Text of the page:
NC is supported by the taxpayer-funded Books Council of Wales (BCW) and there has been mounting concern that public money is going towards a nakedly political website. The ‘Editor’, Ifan Morgan Jones, however, is keen for more money than just cash from public coffers to address this ‘weakness’ in the Welsh media.
The Eye exclusively showed how on Easter Day Dr Jones tweeted to Hollywood superstar Michael Sheen that any support for a ‘new service’ would be “gratefully received and the better the service will be”. In another tweet Dr Jones proclaimed that they had “already reached an audience of some 2m readers digitally”.
The tweets asking for money were also sent to UndebPlaidCymru which declares it is “The official trade union section of Plaid Cymru”. In an earlier tweet, Mr Sheen asked about the cost and Dr Jones replied: “it’s very elastic – the more subscribers we have the more content we can produce”.
Dr Jones had also tweeted the ‘Donate’ section of NC which states: “We are now close to realise (sic) our dream of creating a lasting Welsh national media, by the people of Wales and for the people of Wales”.
The concept of journalism also seems to be something of a mystery to Dr Jones, and this might be seen as a sign of ‘weakness’ as well. His CV states: “I am the BA Journalism Course Leader at the School of Creative Studies and Media at Bangor University, and lecture on the subject of practical journalism”. Nowhere, though, in the details is mentioned qualifications by the National Council for the Training of Journalists (NCTJ), the accepted body for formally accrediting journalists.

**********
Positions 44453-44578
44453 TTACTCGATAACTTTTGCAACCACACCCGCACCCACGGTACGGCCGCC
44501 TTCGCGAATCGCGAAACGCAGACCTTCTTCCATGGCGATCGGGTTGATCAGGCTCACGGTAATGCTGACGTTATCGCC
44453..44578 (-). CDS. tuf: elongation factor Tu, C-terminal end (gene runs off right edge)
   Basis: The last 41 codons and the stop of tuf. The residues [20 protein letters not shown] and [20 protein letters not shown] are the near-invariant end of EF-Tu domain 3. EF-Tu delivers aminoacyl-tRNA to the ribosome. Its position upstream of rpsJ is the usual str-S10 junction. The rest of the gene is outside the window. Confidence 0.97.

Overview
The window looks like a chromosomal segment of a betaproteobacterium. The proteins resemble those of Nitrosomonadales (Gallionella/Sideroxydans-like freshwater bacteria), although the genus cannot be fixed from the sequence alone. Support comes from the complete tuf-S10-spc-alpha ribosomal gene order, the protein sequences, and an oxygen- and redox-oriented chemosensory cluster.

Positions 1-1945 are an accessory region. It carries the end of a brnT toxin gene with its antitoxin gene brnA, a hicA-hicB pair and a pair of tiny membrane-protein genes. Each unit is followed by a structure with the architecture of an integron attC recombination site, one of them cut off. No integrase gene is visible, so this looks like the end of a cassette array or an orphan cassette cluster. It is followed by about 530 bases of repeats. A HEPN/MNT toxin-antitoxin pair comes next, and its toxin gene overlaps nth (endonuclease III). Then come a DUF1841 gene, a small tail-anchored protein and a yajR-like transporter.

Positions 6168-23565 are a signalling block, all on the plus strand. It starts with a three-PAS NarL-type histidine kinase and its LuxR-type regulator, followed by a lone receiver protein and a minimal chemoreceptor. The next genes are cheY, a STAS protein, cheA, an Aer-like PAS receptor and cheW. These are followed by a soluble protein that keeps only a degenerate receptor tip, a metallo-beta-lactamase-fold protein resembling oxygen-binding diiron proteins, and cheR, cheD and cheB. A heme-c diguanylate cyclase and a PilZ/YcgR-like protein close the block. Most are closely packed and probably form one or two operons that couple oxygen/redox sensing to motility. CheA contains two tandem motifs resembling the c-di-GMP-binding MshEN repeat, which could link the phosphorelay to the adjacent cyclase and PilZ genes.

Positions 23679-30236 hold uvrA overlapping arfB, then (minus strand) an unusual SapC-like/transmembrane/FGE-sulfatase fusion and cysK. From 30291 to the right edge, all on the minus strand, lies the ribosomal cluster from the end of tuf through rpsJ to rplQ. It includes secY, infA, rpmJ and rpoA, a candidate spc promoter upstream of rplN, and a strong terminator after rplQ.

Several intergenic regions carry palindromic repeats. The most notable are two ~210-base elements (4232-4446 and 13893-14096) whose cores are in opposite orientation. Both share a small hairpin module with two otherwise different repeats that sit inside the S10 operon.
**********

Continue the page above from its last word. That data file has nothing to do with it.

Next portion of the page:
Yet it seems that journalists like these are in the ascendancy.
As is shown also by the Editor of one of the main ‘news’ websites in Wales obviously knowing NOTHING about the libel laws, the founder of a new media service publishing obnoxious comments about a murdering gunman as well as leading politicians, the biggest broadcaster in the country committing terrible mistakes, and a UK celebrity ‘journalist’ making an appalling error on an episode of a network Current Affairs series, and presenting programmes accused of being “poverty porn”…
Also on The Eye Phil looks at why the lockdown has shown that de-centralising power has been a success.
The memories of his astonishing 36-year award-winning career in journalism (when neutrality and objectivity were central), as he was gripped by the rare neurological condition Hereditary Spastic Paraplegia (HSP), have been released in a major book ‘A GOOD STORY’. Order the book now!